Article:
Elements of nature such as animals, trees, and flowers served as prolific painting motifs for centuries. Depending on the time period flower paintings often carried either mythological, religious or medical meaning. In ancient Greek tradition, for instance, carnation represented symbols of love while ivy embodied marital fidelity in middle ages. The long tradition of flower paintings extended to the modern era and botanical elements found its place in almost every art genre that followed. Production of flower paintings particularly flourished in the fifteenth and the sixteenth century when first painters specialized in botanical imagery appeared. Artworks from this period had high decorative properties but also the symbolic undertone that gave the artworks philosophical connotations. Holland has a particularly long flower painting tradition. From realistic art bouquets created in the 19th century to the colorful untamed sunflowers by Van Gogh, some of the most famous and most loved flower paintings come from the “land of tulips”.

The famous nature paintings which follow bellow showcase the mastery of artistic achievements and are considered as some of the most popular nature paintings. Please scroll down and explore some of the celebrated paintings.

Featured image: Claude Monet – Water Lilies. Image via wikimedia.com

In the 19th century, Claude Monet’s created his celebrated water-lily painting series that powerfully captures the constantly changing qualities of natural light in spring, summer, winter and fall and evoke the kind of meditative state that hypnotizes the viewers while observing the artworks. Finally, vivid close-ups by Georgia O’Keeffe and Marc Queen pull the flowers out of their natural surrounding to bring the viewers attention to the beauty of the colorful blossom and the unique singularity possessed by every specimen.


You don’t have to be a botanist to paint flowers beautifully. Rather than produce anatomical flower paintings, it’s far more important to capture the quality, the feeling, and the spirit of the flowers. In this book, Reid turns his skillful eye and helpful teaching methods to painting flowers in acrylic and oil paints. Apart from a detailed discussion of materials and palettes, you will learn a bit about flowers and flower parts in general, as well as painting techniques like drybrushing, scumbling, and pointillism. Then, with plenty of examples and guided assignments, you will learn to paint a wide variety of leaf forms before moving on to specific flower design and arrangement. As the chapters progress, you’ll learn to properly mix values and colors for specific effects; compositional lessons about boundaries, lessons on subject placement and horizons; and how to use edges, lighting, and patterns.

One of the original founders of American Impressionism Mary Cassatt frequently painted elements closely related to home life. Though her paintings usually depicted the human figure, flower bouquets and gardens also found their place in her art pieces. This aubergine vase that’s filled with white and purple lilacs bouquet is painted next to an open window most likely located in a greenhouse near her studio. The image of a colorful bouquet of white and purple lilacs represents a wonderful example of the artist’s angular fluency and skillful academic painting style.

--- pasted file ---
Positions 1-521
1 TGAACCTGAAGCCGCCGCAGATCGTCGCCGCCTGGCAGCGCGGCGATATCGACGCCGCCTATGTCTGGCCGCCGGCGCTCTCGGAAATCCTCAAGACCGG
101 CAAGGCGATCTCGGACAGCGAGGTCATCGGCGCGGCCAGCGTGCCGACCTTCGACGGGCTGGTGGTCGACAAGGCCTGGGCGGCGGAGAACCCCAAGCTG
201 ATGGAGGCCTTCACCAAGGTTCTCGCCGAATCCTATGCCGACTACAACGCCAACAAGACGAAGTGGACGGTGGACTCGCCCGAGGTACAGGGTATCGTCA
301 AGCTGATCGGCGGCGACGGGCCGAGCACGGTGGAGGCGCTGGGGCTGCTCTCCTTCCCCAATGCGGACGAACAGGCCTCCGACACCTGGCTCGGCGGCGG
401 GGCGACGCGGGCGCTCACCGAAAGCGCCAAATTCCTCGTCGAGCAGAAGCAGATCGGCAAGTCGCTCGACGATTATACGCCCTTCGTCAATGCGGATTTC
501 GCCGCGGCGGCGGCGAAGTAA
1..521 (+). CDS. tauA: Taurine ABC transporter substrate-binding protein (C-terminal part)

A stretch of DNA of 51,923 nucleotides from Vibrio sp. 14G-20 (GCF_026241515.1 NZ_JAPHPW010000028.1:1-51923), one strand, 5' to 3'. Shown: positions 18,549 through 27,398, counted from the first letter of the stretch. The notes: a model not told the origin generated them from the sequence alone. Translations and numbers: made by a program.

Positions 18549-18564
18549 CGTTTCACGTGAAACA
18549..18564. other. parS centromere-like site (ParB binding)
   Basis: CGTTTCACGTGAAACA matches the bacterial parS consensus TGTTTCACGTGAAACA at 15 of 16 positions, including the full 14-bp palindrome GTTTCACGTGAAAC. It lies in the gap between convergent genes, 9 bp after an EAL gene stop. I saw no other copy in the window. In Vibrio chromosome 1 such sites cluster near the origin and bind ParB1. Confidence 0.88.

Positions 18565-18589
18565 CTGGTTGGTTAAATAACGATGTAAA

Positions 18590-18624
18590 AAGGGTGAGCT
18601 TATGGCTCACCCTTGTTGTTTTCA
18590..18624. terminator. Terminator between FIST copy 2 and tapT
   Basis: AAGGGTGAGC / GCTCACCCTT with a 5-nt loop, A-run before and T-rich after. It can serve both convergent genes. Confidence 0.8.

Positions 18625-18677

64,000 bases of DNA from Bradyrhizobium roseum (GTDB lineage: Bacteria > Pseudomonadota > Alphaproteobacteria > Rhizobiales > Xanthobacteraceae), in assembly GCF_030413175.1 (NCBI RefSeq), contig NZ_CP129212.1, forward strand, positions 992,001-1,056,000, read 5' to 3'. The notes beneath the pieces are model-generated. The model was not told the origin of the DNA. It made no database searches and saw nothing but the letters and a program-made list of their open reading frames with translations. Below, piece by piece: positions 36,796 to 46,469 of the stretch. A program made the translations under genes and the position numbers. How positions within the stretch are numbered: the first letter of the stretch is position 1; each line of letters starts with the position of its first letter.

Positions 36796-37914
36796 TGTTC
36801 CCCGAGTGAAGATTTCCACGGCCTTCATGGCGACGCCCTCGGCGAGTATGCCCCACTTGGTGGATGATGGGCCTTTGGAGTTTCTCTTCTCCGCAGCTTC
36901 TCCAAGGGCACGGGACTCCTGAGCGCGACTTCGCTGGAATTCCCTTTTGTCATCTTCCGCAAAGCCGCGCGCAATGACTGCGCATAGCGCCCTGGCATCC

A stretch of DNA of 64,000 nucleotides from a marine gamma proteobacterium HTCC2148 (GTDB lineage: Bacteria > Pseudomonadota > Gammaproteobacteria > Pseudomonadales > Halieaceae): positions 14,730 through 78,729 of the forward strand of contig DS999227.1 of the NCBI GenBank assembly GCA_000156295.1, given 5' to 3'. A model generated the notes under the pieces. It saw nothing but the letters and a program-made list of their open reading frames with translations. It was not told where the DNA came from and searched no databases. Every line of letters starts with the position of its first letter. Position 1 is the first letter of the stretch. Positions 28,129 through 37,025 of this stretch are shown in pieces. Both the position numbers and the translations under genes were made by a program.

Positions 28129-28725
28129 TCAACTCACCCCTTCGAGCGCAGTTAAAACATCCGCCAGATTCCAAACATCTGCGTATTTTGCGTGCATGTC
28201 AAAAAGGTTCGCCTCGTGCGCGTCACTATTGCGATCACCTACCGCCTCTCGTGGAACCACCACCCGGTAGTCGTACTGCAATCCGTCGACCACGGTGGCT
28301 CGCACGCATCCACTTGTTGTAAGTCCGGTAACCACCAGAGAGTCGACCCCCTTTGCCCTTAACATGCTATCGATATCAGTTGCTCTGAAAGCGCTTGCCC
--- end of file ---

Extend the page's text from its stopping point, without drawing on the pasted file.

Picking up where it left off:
Tomioka Tessai – Abe-no-Nakamaro Writing Nostalgic Poem While Moon-viewing

Sunlight and Shadow – The Newbury Marshes – Martin Johnson Heade

The French Post-Impressionist painter Henri Rousseau famously claimed that he had ‘no teacher other than nature’. As a self-taught artist, many define his work to follow the trend of naïve art and celebrated his style and depiction of nature and of the human figure. Famous for his depictions of the jungle, his nature painting The Flamingos and the celebrated work The Dream showcase the juxtaposition of the real and imaginary.

Featured image: Cole Thomas – The Oxbow (The Connecticut River near Northampton). Image via wikimedia.org


Japanese painting has extremely rich history. Throughout the centuries, Japanese artists developed a large number of unique techniques and styles that represent the most valuable Japanese contribution to the world of art. One of these techniques is sumi-e. Sumi-e literally means “ink picture,” combines calligraphy and ink-painting to produce brush painting compositions of rare beauty. This beauty is paradoxical-ancient but modern, simple but complex, bold but subdued-no doubt reflecting the arts spiritual basis in Zen Buddhism. Buddhist priests brought the ink stick and the bamboo-handled brush to Japan from China in the sixth century, and over the past fourteen centuries Japan has developed a rich heritage of ink-painting.


The famous French artist Claude Monet was one of the most celebrated Impressionists whose nature paintings are well known in the history of art. Investigating the shifting nature of light and the perception of pure color, his paintings defined the Impressionistic style. His famous Water Lilies series, along with his paintings Haystacks and Le Dejeuner sur l’Herbe, showcase the new technique – en plein air. Taking his easel outside, Claude Monet was one of many Impressionist and Post-Impressionist artists who promoted the direct contact to nature and used it to develop new trends in painting.